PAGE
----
Two accused of recruiting Iraq suicide bombers
29 June 2005, MADRID — Spanish police arrested two more people - a Moroccan and an Algerian - on charges of recruiting Islamic militants to fight against United States-led forces in Iraq.
29 June 2005
MADRID — Spanish police arrested two more people - a Moroccan and an Algerian - on charges of recruiting Islamic militants to fight against United States-led forces in Iraq.
The arrests followed the detention of 11 people earlier this month accused of ties to Jordanian terrorist Abu Musab al-Zarqawi, who is a key figure in the insurgency in Iraq.
Ridoune Elourma, a 29-year-old Moroccan, was picked up Tuesday in Puigcerda, a city in the north-eastern region of Catalonia.
Police said they arrested him when he crossed into Spain to buy supplies for a construction project he was working on in the nearby French town of La Tour de Querol.
It emerged that Elourma was refurbishing a chalet belonging to Josep Pujol, son of former Catalan regional president Jordi Pujol.
In fact, he was at the wheel of an SUV owned by the politician's wife, Marta Ferrusola, at the time of his arrest.
Josep Pujol issued a statement saying Elourma was simply an employee of the construction company he hired to do some work at his property, and that he had loaned the Moroccan his mother's vehicle so he could pick up materials.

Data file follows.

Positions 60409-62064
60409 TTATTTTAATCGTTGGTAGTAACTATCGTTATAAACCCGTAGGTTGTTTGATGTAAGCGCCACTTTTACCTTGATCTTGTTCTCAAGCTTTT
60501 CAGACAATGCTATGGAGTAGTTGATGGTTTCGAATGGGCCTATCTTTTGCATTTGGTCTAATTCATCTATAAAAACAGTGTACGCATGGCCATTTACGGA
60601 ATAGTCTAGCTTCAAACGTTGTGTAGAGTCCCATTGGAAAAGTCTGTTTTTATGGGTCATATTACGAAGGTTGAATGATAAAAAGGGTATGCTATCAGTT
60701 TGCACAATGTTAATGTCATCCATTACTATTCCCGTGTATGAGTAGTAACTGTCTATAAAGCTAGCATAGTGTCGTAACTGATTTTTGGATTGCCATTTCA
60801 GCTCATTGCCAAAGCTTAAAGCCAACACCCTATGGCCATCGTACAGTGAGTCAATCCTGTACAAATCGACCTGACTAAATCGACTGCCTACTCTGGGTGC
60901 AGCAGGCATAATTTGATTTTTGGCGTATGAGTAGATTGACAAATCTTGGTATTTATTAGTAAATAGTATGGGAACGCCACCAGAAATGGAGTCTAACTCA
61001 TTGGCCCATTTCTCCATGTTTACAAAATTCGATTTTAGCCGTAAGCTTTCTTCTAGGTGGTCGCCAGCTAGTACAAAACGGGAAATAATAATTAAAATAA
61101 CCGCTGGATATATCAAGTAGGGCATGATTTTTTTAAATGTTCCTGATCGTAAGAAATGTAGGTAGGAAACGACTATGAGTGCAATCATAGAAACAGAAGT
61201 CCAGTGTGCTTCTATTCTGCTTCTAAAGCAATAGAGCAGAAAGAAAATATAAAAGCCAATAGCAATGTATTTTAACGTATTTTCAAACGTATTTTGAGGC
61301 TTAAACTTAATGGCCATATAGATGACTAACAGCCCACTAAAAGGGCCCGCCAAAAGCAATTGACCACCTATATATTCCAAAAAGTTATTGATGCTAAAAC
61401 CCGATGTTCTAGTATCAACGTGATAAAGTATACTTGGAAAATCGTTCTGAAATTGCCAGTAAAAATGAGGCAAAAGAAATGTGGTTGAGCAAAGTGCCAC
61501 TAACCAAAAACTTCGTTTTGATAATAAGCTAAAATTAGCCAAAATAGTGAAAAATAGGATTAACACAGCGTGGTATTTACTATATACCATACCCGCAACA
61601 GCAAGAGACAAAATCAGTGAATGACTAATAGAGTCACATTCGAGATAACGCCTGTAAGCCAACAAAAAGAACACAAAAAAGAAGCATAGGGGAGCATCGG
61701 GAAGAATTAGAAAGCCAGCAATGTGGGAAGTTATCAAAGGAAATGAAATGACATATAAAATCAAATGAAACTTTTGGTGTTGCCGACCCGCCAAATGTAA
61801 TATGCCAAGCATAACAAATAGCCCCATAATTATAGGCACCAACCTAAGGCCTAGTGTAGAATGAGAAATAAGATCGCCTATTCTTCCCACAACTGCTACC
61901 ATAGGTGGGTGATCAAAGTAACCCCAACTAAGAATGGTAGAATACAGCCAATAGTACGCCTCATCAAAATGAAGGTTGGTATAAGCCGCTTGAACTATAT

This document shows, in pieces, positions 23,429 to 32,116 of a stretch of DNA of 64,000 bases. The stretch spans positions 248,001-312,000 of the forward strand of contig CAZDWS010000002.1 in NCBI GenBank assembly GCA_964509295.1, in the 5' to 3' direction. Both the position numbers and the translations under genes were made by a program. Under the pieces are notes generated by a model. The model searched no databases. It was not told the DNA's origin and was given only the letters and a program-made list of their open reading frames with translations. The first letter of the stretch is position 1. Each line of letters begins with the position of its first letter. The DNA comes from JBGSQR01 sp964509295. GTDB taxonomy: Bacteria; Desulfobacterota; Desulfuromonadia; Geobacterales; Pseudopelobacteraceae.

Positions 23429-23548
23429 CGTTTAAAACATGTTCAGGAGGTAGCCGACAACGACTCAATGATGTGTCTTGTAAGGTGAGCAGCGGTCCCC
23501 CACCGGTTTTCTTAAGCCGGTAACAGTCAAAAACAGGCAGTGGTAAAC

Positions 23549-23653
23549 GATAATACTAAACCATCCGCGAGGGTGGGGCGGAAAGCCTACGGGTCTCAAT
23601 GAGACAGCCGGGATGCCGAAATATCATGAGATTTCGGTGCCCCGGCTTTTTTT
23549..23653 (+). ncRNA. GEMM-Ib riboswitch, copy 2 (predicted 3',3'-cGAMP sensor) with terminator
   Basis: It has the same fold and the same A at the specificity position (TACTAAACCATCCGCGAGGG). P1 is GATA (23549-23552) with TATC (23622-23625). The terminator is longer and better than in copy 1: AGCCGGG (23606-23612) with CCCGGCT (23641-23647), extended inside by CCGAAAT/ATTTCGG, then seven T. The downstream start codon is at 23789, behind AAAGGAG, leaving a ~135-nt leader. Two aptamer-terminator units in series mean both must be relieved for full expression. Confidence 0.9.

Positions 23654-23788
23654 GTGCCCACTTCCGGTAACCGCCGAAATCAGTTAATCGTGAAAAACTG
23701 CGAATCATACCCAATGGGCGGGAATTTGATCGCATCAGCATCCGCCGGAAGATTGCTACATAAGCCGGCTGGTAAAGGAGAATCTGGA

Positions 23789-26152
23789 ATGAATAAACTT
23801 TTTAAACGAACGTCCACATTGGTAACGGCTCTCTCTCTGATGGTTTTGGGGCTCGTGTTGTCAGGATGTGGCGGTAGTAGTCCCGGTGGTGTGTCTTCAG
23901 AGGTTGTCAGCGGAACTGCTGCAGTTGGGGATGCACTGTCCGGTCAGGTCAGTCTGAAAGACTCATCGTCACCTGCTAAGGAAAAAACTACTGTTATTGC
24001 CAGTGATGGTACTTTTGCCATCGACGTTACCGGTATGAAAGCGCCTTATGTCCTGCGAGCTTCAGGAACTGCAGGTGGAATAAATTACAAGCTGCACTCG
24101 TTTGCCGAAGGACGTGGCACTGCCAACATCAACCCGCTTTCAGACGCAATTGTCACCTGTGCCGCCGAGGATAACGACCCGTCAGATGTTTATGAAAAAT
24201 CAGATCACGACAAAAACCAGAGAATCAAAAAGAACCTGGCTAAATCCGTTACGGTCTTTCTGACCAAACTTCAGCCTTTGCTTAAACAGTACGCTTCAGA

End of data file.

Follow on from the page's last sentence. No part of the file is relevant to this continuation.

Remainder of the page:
The other suspect apprehended this week was 31-year-old Algerian national Mohamed Saad, traced on Monday in Valencia.
Authorities had been looking for the two men since the raids mounted on 14 June as part of 'Operation Tigris' in which 11 men said to be linked to Zarqawi and his Ansar el Islam group were arrested.
The Spanish cell is said to have made up a support network for Zarqawi's 'jihad' or holy war agsinst US-led forces in Iraq, connections in several countries in the Middle East and North Africa, as well as in Britain.
Zarqawi is the man most-wanted by Washington in Iraq.
The nucleus of the support organization was located in Syria, where the main recruiters and financers of the network - Moroccans Muhsin Khaybar and Abdel Hay Assas - operated before their May 2004 arrests by Syrian authorities and their subsequent extradition to their homeland.
The Islamic network recruited and sent Muslim fighters to Iraq to carry out suicide strikes there.
But almost all of those arrested also were engaged in criminal activities such as drug trafficking, document forgery and violent robberies through which they obtained the funds they needed for their terrorist activities, police sources said.
Islamic militants mounted the worst terrorist attack in Spain's history on 11 March, 2004, when nearly 200 people perished in bombings of Madrid commuter trains during the morning rush hour.
Some two dozen people are jailed in Spain awaiting trial for their alleged role in that massacre.
[Copyright EFE with Expatica]
Subject: Spanish news